The world's fishing fleets have taken a 50-per-cent larger catch from the ocean ecosystem than official numbers suggest, a new study out of the University of British Columbia reveals.
If accurate, the result has far-reaching consequences for conservation and fisheries management, because the under-reporting may be hiding significant declines in global fish stocks.
Describing what he calls "systemic underestimation," Daniel Pauly, a professor and lead author of the study, said there are multiple reasons for the discrepancy. "What is not reported are illegal fisheries," he said, adding that other factors include "the artisanal fisheries, the small-scale fisheries that sell their fish, fishers that eat the fish themselves, and recreational fisheries."
Discarded fish that never make it to port aren't typically factored in either, he added.
All countries, along with their industries, are responsible for reporting the amount of fish they catch to the Food and Agriculture Organization of the United Nations. The organization is the only international institution keeping tabs on global fishery statistics.
Experts have long thought the organization's numbers don't represent a complete picture, but the size of the discrepancy is unknown.
To address this, UBC researchers used a method known as "catch reconstruction," tapping into other sources of information – from regional data to expert assessments – to come up with more realistic estimates of fish catches.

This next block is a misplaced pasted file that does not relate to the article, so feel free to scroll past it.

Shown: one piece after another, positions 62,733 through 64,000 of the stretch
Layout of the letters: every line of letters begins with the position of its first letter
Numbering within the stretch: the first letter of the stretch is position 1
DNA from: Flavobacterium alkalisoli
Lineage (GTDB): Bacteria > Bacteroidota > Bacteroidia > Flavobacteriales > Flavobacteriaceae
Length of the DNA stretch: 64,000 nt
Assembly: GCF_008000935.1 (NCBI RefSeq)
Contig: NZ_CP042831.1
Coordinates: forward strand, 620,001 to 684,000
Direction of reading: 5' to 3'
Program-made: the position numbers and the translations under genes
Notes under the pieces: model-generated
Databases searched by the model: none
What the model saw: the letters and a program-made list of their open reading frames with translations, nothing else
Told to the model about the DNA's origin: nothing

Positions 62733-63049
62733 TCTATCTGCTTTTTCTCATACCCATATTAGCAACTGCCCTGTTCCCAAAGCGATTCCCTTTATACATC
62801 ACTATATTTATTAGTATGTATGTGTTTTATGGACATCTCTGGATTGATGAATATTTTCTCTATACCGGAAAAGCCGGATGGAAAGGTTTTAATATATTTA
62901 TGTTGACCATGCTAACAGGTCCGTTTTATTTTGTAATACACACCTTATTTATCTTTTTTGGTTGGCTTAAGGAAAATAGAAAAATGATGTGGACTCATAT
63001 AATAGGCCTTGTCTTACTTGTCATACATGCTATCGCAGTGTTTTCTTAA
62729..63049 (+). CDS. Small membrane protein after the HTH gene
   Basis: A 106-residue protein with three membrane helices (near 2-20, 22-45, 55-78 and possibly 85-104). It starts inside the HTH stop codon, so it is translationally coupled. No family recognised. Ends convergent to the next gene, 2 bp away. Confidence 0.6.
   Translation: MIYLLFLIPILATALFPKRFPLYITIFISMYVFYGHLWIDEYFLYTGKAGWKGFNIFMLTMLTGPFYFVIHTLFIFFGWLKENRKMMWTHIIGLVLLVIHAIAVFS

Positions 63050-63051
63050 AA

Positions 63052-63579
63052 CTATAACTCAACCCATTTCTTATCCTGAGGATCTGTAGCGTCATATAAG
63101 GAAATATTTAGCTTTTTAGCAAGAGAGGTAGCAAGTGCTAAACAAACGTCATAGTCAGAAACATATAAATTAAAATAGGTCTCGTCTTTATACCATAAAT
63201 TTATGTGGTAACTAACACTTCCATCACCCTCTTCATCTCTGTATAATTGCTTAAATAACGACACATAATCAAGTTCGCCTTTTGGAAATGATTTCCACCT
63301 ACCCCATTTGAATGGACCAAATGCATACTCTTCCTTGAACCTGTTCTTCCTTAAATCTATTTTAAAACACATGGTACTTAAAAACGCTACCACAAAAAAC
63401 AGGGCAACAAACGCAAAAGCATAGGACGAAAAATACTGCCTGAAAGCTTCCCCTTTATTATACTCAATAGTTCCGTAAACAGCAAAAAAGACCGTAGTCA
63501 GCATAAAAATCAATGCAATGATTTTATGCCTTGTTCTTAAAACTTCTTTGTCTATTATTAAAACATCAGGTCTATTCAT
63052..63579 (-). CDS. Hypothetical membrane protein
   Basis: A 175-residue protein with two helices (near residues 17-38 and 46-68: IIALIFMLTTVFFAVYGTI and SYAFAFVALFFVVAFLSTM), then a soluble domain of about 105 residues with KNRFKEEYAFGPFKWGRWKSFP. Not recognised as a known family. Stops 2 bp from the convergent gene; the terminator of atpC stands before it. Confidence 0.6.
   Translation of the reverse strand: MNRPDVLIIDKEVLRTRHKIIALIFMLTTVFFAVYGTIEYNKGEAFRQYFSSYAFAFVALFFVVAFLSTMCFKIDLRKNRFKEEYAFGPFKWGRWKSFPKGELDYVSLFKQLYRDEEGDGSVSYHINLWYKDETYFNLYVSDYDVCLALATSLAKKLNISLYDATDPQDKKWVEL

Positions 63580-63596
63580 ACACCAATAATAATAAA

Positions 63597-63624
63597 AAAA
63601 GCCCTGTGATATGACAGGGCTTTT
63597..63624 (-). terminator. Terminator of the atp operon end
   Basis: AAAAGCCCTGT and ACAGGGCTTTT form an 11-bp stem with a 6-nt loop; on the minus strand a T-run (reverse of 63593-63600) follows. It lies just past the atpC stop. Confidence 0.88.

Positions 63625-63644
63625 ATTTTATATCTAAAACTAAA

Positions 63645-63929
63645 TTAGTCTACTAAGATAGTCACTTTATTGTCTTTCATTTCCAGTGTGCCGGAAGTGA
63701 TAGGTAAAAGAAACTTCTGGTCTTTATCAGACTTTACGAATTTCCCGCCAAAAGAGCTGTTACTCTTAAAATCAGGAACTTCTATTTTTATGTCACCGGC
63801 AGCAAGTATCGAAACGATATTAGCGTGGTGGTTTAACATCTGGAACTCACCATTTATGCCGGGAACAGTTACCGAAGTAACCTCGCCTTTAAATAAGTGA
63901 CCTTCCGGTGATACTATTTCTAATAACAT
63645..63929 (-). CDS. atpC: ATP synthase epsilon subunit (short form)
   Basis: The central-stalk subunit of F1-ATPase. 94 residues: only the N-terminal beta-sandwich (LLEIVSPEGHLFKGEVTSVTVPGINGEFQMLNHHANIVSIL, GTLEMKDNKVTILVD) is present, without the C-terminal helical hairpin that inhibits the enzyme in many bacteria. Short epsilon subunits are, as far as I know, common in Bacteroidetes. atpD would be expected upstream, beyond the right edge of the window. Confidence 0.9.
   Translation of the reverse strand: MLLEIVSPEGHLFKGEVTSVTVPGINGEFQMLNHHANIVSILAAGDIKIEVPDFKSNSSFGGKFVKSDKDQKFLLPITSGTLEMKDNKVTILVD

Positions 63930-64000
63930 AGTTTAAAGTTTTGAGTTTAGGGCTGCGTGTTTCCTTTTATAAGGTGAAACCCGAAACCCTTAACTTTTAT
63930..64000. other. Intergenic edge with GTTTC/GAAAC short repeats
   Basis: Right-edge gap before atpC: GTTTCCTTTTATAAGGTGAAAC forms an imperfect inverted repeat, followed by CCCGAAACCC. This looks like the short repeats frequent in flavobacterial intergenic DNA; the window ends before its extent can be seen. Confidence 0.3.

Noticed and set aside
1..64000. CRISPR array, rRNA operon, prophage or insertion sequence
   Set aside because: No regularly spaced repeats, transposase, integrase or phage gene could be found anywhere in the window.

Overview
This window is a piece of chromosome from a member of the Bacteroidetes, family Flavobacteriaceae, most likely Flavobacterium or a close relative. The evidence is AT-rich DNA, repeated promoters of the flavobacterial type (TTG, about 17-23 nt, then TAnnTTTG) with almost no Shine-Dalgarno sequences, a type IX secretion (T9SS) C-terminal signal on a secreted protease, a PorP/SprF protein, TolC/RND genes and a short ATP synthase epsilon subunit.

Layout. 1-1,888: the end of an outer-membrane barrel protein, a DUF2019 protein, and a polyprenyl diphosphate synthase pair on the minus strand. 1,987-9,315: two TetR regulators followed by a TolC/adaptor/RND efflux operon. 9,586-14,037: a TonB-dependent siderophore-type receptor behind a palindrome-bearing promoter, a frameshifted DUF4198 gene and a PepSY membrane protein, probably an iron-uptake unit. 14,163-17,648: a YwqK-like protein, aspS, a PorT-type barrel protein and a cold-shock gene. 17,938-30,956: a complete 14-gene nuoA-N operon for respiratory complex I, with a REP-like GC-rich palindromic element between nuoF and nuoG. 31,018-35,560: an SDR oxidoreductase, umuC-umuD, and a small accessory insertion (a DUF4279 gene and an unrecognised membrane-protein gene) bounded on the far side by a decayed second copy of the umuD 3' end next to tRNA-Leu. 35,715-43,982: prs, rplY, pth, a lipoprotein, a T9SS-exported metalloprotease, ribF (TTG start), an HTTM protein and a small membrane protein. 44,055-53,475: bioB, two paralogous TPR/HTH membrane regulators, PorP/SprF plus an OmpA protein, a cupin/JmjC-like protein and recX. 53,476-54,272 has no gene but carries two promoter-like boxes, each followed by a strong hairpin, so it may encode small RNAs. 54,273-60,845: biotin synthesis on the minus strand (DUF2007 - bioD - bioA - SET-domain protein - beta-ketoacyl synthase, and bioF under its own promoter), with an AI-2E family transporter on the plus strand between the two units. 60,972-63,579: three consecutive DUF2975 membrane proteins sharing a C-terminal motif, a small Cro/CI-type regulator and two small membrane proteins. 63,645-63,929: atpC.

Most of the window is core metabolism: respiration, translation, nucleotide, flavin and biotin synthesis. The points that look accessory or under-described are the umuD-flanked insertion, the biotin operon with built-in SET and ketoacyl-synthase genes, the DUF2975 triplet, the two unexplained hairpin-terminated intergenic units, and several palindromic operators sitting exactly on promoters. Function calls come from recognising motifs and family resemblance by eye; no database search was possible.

The analysis, published Tuesday in the journal Nature Communications, presents a wide gap between the organization's numbers and the reconstructed total over the period between 1950 and 2010.
The analysis suggests that before 1996, countries around the world pulled fish from oceans at a greater annual rate than was reported by the UN. The discovery of new stocks of fish from the 1950s to 1990s propelled an increase in the overall global catch, even as stocks were being depleted one after the other.
In 1996, fish catching peaked. The organization recorded 86 million tonnes of fish caught. Researchers, however, discovered 130 million tonnes – a disparity of 44 million tonnes of fish that year. By then, newly exploited stocks were no longer keeping up with the loss of fish populations elsewhere, and a period of decline began.
"In other words," Dr. Pauly said, "it was never really sustainable."
After 1996, the UN figures show the global catch constant or declining slightly, but the UBC study found that the actual catches were likely dropping off more steeply – an effect that was disguised by under-reporting.
Jeff Hutchings, a fisheries biologist at Dalhousie University in Halifax who was not involved in the analysis, said the results suggest that the impact of overfishing has been more severe than is generally perceived.
"We already know that many stocks were overfished in the northwest Atlantic through the 1950s to the 1970s, and this suggests the magnitude of overfishing is much greater than we thought it was," he said.
Dr. Pauly called for fishing countries to implement quotas and reduce their take to allow resources to replenish. "If we rebuild stocks, we can rebuild to more than we thought before," he said. "Basically, the oceans are more productive than we thought."
He added that global warming adds an additional source of stress to fish populations that can be expected to increasingly affect and complicate efforts to manage fisheries globally.
"This is beginning to impact us, and it will lead to decline that we have assessed to be about 30 to 50 per cent in the tropical areas of the world," he said. "It will be very hard to separate that from overfishing."